Isolated, Small Muscle Training Increases Exercise Capacity in Patients With Chronic Heart Failure

Contact: Amanda Jekowsky,, 202-375-6645

Focusing on isolated, small muscle exercise effectively combats exercise intolerance in patients with chronic heart failure (CHF), according to a study conducted by an Italian and American research team and published in the Journal of the American College of Cardiology (JACC). This type of exercise promotes better oxygen transport, overcoming the central limitation of the impaired cardiac function, which may have significant implications for improving the quality of life for people with CHF.
Regular exercise in patients with CHF has previously been demonstrated to reduce symptoms, hospitalizations and disability, yet a defining characteristic of the condition remains diminished exercise capacity.  While previous studies have revealed that exercising small muscle groups can provide health benefits without putting excess stress on the heart, these analyses have not documented how this occurs.
Seeking to answer this question, a research team from the University of Milan, the University of Utah, and the University of California, San Diego, analyzed the muscle structure, oxygen transport and metabolism of CHF patients before and after conducting an 8-week program of isolated, small muscle exercise. Specifically, the team enrolled 6 male patients with CHF and 6 healthy male control subjects matched by age, sex, and physical activity. The researchers then conducted a series of tests on the 12 men while they performed cycling exercises (whole-body exercise) and knee-extensor exercises (small-muscle mass exercise). Study participants with CHF subsequently underwent an 8-week training program of knee-extensor exercises (on a purposely designed dynamic ergometer) and were tested again at its completion to determine how their test results had changed.
The research team found that cardiac output during the knee-extensor exercise was not significantly different between the patients with CHF and the controls; neither was it significantly different before and after the 8 weeks of training. The researchers did find a change, however, in the amount of oxygen delivered to the leg muscles, due to a better blood flow redistribution. Before the training, the maximum amount of oxygen delivered to the leg muscles was significantly lower in the men with CHF than in the control subjects (at 0.53 ± 0.03 and 0.7 ± 0.04 l/min, respectively). After the training, however, the amount of oxygen delivered increased by approximately 54 percent in the CHF group, making the two groups equal. Consequently, maximum leg oxygen consumption increased by approximately 53 percent  in the CHF group after the training, reaching a level significantly greater than the controls (0.60 ± 0.07 and 0.49 ± 0.03 l/min, respectively).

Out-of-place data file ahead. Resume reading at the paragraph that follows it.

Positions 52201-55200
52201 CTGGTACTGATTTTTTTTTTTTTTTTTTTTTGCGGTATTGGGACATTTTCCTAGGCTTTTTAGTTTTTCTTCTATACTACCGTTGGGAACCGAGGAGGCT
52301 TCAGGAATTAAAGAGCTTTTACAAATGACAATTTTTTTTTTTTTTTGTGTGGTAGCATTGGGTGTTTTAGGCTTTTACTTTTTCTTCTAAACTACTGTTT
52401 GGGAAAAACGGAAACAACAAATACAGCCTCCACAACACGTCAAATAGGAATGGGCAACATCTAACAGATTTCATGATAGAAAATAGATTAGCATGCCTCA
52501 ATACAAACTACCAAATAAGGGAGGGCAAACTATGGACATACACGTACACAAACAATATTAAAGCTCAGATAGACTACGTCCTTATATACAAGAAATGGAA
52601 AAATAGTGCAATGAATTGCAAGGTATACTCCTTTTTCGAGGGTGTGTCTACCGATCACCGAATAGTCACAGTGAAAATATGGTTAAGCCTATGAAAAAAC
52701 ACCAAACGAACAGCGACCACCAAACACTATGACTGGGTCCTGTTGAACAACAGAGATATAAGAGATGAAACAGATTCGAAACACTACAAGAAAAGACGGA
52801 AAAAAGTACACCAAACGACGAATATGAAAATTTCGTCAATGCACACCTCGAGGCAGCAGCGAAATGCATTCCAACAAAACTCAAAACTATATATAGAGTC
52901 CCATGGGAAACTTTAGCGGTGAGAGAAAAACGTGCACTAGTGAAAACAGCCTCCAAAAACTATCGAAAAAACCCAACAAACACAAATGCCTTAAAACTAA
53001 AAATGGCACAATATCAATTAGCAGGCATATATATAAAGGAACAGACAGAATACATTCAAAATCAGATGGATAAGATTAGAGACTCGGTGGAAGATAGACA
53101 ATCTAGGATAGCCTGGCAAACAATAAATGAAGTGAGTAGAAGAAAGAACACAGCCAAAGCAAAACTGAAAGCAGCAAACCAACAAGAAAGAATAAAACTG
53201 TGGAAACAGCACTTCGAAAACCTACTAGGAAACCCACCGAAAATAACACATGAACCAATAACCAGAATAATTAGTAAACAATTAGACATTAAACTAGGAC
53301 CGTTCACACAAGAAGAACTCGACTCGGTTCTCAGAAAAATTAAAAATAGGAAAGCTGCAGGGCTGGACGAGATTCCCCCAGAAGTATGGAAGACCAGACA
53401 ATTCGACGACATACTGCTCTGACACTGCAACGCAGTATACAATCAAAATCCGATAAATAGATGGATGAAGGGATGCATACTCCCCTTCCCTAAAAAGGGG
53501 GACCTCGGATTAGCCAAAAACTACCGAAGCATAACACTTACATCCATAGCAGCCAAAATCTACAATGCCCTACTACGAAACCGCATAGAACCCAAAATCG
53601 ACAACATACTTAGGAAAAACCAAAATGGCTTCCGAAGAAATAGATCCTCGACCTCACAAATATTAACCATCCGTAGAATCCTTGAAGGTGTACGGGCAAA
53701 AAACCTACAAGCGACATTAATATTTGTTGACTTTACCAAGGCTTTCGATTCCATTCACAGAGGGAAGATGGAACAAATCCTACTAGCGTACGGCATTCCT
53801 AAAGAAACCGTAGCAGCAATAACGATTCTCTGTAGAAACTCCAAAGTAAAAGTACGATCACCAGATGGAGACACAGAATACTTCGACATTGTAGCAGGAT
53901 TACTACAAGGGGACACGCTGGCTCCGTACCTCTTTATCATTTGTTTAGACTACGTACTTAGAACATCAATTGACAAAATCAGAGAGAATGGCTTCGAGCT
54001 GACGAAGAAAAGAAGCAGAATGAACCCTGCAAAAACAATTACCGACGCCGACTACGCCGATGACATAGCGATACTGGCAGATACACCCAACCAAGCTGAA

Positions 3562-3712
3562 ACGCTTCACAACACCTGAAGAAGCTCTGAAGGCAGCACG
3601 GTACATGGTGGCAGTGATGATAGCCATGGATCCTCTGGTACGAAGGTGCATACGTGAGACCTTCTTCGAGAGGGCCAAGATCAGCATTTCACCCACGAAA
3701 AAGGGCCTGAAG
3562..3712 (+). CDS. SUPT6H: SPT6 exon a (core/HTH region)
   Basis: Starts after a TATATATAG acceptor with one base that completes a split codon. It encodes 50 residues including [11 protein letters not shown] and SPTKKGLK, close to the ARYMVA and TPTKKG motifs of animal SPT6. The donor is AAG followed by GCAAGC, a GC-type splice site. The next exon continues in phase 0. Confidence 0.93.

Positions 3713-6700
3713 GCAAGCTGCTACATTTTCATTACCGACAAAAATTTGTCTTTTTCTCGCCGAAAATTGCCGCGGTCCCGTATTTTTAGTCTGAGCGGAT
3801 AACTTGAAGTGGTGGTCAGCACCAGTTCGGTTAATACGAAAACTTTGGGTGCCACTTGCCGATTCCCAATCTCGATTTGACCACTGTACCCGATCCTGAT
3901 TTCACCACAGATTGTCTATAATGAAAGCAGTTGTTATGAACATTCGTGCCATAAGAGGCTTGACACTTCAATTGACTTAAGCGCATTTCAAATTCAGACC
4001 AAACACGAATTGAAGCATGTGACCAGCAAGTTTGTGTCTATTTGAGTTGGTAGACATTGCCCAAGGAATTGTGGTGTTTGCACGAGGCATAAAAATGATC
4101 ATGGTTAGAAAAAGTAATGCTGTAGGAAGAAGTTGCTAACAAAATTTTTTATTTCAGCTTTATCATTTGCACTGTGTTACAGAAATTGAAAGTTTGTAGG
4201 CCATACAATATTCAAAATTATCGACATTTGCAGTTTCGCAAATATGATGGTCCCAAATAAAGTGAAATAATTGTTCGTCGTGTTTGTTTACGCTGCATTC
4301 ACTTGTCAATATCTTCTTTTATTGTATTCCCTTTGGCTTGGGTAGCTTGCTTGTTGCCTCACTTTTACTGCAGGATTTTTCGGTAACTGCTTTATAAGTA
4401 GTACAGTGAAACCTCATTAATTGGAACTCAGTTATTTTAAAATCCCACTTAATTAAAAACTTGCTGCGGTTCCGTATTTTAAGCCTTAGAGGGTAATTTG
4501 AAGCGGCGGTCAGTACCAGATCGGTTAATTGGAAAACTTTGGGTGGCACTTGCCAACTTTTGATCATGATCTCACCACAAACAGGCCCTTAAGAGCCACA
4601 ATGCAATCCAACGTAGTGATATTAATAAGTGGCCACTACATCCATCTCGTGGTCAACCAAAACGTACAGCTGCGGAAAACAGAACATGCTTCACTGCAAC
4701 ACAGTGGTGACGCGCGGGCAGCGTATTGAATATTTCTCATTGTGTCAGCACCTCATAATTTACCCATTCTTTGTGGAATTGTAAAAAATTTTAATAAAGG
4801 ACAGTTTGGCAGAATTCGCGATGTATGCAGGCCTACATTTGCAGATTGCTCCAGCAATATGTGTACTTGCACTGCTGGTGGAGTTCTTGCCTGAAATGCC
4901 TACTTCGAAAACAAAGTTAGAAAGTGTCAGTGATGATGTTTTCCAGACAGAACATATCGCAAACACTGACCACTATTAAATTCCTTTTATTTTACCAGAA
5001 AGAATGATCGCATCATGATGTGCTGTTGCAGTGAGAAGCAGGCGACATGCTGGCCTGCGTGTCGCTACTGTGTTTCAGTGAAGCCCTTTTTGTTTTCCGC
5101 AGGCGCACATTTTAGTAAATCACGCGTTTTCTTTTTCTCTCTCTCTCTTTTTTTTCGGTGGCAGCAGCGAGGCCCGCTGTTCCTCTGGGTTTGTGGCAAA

The researchers were able to correlate the CHF group’s training-induced improvement to changes in muscle structure, such as the growth of new blood vessels and the generation of additional mitochondria.
According to lead study author Fabio Esposito, MD, the responses are encouraging “as they indicate that the skeletal muscle of patients with CHF still has the potential to adapt in the expected fashion, if given the appropriate stimuli.”  The research team concluded that their better understanding of the mechanisms responsible for these adaptations, “may have important practical consequences in terms of guiding future pharmacological and rehabilitative interventions in [the CHF] population.” 


The American College of Cardiology is transforming cardiovascular care and improving heart health through continuous quality improvement, patient-centered care, payment innovation and professionalism. The College is a 39,000-member nonprofit medical society comprised of physicians, surgeons, nurses, physician assistants, pharmacists and practice managers, and bestows credentials upon cardiovascular specialists who meet its stringent qualifications. The College is a leader in the formulation of health policy, standards and guidelines, and is a staunch supporter of cardiovascular research. The ACC provides professional education and operates national registries for the measurement and improvement of quality care. More information about the association is available online at

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